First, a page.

Some of the best-studied examples of reaction-diffusion systems are the following.

a) The scalar Fisher equation

$$\frac{\partial u}{\partial t}=\Delta u+f(u),$$

[a5], [a6], where $f$ has exactly two zeros. This equation originally arose in connection with population genetics.

b) The scalar bistable diffusion equation, [a7], [a6], [a8], of the same form but where $f$ has exactly three simple zeros and is negative between the first two. This equation also has connections with population genetics, but knowledge of its properties is even more important in connection with the role it plays as a component part of more complicated systems.

c) The FitzHugh–Nagumo system

$$\frac{\partial u}{\partial t}=\Delta u+f(u)-v,$$

$$\frac{\partial v}{\partial t}=au-bv,$$

where $f$ has the properties given in b) (see the references in [a3] and [a9] for this and generalizations). It is a simplification of higher-order systems such as the Hodgkin–Huxley system, which arise as models of signal transmission on nerve axons and in cardiac tissue.

d) The thermal-diffusion model in chemical reactor theory and combustion [a10], [a11]. In this model, $u=(u_0,\ldots,u_n)$, $u_0$ represents temperature, the other components of $u$ represent concentrations of chemical species, and the components of $f$ are given by

$$f_j(u)=\sum_la_{jl}b_l(u_0)m_l(u),$$

the summation being over all reactions occurring in the material (these reactions are indexed by $l$). Here, $m_l$ is a (mass action) monomial in $u_1,\ldots,u_n$ appropriate to the $l$-th reaction, $b_l$ is the "reaction constant" for that reaction, and the numbers $a_{jl}$ are "stoichiometric parameters" , specifying the amount of species $j$ (or heat, in case $j=0$) produced or consumed in reaction $l$.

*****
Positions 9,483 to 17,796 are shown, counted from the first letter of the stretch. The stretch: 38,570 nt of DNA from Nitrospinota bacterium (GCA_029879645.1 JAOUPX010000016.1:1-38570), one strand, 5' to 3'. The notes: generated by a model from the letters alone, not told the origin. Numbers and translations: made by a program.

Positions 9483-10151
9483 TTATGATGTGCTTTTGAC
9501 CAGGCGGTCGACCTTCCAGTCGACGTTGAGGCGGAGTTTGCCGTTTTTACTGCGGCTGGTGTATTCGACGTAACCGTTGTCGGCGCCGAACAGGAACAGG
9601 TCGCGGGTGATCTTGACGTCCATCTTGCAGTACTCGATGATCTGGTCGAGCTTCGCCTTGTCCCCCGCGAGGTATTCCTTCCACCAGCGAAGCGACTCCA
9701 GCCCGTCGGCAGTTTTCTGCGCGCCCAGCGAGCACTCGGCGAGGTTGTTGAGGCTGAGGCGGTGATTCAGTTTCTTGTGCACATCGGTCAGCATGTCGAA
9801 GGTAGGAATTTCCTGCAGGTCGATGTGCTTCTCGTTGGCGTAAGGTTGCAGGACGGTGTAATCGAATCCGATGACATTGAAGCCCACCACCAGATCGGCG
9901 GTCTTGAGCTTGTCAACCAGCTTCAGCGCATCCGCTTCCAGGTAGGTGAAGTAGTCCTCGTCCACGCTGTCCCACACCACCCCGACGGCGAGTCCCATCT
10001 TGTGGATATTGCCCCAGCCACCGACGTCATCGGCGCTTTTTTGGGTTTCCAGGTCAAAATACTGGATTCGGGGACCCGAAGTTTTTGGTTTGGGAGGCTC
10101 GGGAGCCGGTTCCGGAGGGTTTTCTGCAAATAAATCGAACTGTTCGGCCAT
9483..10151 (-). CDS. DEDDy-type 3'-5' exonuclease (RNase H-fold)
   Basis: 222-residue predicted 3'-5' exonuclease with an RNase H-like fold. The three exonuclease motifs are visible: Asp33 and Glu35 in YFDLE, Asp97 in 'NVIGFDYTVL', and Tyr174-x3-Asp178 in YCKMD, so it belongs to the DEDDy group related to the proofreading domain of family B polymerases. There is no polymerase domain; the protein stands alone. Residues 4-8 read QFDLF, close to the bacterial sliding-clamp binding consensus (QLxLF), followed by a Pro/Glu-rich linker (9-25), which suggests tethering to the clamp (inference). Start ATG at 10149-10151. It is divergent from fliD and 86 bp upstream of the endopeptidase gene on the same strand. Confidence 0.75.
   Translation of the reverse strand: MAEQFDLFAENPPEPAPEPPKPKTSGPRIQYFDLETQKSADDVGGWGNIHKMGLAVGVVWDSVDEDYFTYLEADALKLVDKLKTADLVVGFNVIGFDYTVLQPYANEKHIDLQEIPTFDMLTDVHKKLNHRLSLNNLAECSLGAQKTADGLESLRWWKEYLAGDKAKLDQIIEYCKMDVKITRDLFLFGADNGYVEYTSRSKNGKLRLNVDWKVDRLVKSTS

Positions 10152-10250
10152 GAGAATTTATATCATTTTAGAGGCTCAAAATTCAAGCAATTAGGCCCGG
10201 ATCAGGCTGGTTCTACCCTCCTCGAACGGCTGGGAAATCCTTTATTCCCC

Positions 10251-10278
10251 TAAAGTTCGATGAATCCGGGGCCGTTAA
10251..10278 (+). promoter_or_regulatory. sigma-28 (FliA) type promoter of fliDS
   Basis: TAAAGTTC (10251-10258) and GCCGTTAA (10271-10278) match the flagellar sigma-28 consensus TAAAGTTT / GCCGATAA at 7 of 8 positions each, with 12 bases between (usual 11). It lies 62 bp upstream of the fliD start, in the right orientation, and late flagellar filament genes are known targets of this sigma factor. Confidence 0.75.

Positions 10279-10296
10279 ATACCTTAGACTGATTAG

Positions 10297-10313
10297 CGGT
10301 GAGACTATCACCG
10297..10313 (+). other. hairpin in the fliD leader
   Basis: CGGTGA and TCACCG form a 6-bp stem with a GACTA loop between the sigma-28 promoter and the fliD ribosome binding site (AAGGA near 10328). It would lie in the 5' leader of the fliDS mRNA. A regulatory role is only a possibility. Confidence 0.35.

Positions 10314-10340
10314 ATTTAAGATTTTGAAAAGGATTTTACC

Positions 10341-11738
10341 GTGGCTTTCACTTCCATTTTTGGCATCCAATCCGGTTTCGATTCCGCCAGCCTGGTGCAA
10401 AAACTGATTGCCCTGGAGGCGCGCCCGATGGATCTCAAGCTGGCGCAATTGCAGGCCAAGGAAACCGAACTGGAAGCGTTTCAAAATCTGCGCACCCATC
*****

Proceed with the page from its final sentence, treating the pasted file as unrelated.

In all of the above examples, the existence and the stability of travelling-wave solutions is of paramount importance; and in case d), other spatially or temporally ordered solutions are important as well.

In many applications, solutions with frontal or interfacial properties arise [a9]. For example, a moving surface in $3$-space may exist near which some components of $u$ experience dramatic changes. These changes form an interior layer at the surface in question. They have been studied in the context of phase-field equations (a reaction-diffusion system with non-diagonal $D$), in which they represent phase interfaces, of the bistable equation, and of the FitzHugh–Nagumo equations and their generalizations, in which they may represent phase changes, changes in the electrochemical properties of neural or cardiac tissue, or changes in the chemical state of a medium.

The stability of waves in one space dimension for systems with $n>1$ is a considerably more difficult field of investigation than is their existence. Much of the work here has been done for the FitzHugh–Nagumo equations [a12]. Recently a new technique, the stability index of J. Alexander, R. Gardner and C. Jones [a13], was developed and applied to a number of travelling-wave problems.

For travelling-wave and stationary solutions with interfaces (see above), a technique called the SLEP method has been developed to study stability questions (see [a4] and the references therein).

For FitzHugh–Nagumo and related systems, the most important patterned solutions in two space dimensions are rotating spirals, which are extremely prevalent and apparently extremely stable structures for this and many other models for excitable media. Despite the great interest in these rotating solutions and the large number of papers the concept has generated (see the references in [a9]), their mathematical foundation is still rudimentary. Analogous phenomena exist in three dimensions: structures which rotate about curves in space, called filaments, which themselves migrate according to certain approximate laws. An important challenge for the future is to better understand (and provide a firm mathematical foundation for) the connections between such dynamic spatial patterns and their laws of motion, on the one hand, and the underlying partial differential equations on the other.

How to Cite This Entry:
Reaction-diffusion equation. Encyclopedia of Mathematics. URL: http://encyclopediaofmath.org/index.php?title=Reaction-diffusion_equation&oldid=32552
This article was adapted from an original article by P.C. Fife (originator), which appeared in Encyclopedia of Mathematics - ISBN 1402006098. See original article